Quick Tips: Leadership Styles in Different Cultures

Have you ever read academic analyses on different cultural norms and hierarchies and decision-making processes in different cultures (in this case, I’m linking to an article that means “nations” when they say “cultures” – it’s a good example.)?

I love trying to wrap my head around the charts – they’re meant to be obvious, I assume, but I find them anything but.  The upshot of that is a good reminder to me of how challenging it can be to truly understand different ways of working within the world.  We in the US tend to do a terrible job of appreciating other forms of leadership, particularly any that don’t place individualism as a top priority.

Check out the diagrams from Richard Lewis’ “When Cultures Collide” – it’s not just a fun exercise to expand your understanding of management alternatives, it’ll expand your understanding of management alternatives!

Mr. Lewis describes American managers as “assertive, aggressive, goal and action oriented, confident, vigorous, optimistic and ready for change.  They are capable of teamwork and corporate spirit, but they value individual freedom and their first interest is in furthering their own career.”

In the event that this doesn’t describe you or your workplace, some of these alternatives may help you appreciate how very many other systems are out there, and you can look to this cross-cultural literature to help you bridge the gap between you and your American workplace.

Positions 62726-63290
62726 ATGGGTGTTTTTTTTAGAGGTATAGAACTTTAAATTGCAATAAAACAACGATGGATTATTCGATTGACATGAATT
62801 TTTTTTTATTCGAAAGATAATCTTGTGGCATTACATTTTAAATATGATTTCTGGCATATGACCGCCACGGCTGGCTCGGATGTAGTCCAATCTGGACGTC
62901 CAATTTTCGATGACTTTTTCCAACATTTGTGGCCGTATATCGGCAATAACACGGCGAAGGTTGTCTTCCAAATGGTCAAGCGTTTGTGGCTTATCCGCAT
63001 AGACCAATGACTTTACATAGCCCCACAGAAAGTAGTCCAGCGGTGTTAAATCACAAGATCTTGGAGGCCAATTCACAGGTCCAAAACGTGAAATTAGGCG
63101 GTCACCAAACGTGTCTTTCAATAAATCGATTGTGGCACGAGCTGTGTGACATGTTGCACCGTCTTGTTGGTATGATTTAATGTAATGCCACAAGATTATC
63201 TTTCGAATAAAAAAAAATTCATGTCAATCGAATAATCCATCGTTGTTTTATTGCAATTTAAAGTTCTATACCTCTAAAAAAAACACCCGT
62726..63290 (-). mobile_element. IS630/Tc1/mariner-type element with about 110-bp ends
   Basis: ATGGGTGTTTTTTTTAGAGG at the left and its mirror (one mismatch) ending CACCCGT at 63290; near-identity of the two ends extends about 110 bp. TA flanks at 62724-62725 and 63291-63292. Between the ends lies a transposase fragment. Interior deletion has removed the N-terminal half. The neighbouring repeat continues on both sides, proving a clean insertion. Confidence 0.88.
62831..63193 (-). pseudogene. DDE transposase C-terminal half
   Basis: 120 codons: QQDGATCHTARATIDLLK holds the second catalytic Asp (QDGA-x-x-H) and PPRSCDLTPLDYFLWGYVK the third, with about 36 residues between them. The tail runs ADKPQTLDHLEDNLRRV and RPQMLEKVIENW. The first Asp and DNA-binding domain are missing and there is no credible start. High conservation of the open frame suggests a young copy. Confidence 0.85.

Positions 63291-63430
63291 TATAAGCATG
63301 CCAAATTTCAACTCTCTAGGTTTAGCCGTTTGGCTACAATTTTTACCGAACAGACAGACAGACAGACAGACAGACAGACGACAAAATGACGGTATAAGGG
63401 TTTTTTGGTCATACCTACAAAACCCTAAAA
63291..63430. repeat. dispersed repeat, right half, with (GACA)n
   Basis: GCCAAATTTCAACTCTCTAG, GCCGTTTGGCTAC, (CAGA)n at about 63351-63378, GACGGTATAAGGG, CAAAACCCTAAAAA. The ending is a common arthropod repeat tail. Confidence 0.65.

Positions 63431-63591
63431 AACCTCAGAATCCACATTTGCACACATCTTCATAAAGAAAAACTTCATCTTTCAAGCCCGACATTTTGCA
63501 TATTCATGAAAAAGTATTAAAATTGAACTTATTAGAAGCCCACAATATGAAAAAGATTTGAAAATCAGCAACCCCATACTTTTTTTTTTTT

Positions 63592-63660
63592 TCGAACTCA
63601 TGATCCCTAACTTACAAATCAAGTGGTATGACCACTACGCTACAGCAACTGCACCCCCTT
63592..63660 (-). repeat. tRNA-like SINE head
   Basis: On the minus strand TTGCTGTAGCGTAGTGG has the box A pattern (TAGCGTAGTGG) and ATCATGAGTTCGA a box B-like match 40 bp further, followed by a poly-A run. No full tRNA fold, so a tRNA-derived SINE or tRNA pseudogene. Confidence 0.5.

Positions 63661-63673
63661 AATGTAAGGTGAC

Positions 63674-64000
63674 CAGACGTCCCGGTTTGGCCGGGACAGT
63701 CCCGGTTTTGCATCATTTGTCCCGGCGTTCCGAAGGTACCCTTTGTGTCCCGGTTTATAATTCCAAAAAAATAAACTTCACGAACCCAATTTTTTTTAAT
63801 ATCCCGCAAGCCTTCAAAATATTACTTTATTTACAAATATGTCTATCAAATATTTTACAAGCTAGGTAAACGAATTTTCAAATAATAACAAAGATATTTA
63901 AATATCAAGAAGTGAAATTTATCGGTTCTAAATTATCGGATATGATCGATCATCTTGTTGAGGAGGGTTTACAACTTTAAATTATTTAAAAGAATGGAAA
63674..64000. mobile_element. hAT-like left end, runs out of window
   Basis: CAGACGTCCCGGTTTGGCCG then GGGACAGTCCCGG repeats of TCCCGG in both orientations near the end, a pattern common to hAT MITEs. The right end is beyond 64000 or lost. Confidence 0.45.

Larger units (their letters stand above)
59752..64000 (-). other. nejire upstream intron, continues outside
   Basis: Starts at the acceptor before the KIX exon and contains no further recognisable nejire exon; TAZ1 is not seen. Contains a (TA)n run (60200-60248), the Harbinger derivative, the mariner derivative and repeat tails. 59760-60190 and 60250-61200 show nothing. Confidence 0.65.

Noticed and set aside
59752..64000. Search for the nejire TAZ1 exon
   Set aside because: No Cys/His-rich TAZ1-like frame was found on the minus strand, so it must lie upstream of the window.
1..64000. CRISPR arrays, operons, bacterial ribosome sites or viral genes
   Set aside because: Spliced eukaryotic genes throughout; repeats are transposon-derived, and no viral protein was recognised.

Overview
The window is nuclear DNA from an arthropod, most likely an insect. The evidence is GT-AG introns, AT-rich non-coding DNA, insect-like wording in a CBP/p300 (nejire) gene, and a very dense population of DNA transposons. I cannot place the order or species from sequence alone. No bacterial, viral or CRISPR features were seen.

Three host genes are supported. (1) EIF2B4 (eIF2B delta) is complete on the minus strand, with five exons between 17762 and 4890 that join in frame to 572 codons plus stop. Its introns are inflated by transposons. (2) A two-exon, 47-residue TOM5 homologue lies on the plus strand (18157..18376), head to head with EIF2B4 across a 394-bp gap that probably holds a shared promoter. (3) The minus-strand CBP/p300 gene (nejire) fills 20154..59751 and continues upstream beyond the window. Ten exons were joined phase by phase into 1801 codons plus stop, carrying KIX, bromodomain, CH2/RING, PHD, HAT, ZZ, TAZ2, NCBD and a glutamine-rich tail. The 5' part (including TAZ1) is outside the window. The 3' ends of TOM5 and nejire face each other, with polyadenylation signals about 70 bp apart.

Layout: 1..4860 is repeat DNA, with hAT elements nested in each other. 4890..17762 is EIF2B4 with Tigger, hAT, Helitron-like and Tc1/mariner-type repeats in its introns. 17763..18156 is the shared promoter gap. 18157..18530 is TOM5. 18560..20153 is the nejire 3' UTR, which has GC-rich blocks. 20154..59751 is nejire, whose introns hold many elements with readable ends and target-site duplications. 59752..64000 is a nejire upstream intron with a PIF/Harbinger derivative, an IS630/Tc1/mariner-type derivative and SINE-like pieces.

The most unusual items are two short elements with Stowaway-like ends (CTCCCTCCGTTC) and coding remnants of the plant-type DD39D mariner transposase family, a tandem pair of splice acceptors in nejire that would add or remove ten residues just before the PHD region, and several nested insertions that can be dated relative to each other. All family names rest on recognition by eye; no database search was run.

What it means to soften your edges with questions

There’s a great little essay making the rounds on HowlRound, which you probably haven’t read unless you’re a theater academic or practitioner.  But it’s a good one, and while it’s a meditation on some of the awkward and undercutting choices that female theater directors are prone to making, you’re likely to recognize yourself in there, regardless of specific profession.

Language Worth Repeating, by Jess K. Smith Read more

A nun calls it like it is

I don’t remember how I happened upon this essay, but it’s been sitting in my bookmarks for over a month in the “you really need to blog about this” queue, and today’s the day I’m ready to talk about it.  The title is grabbing: Even nuns get violent in meetings.  That’s right, I linked to it twice, because I want you to read it.  Really.

It’s worth a read to remind yourself about the value of truly working on your leadership skills as a way of building yourself into the leader you aspire to become, rather than the too often implicit focus of building your resume and inching up in an unreformed hierarchy that pervades leadership books and blogs and articles in the popular press.

But that’s not why it struck such a chord with me.  It’s the unapologetic identification of bad work behavior as violence.  Read more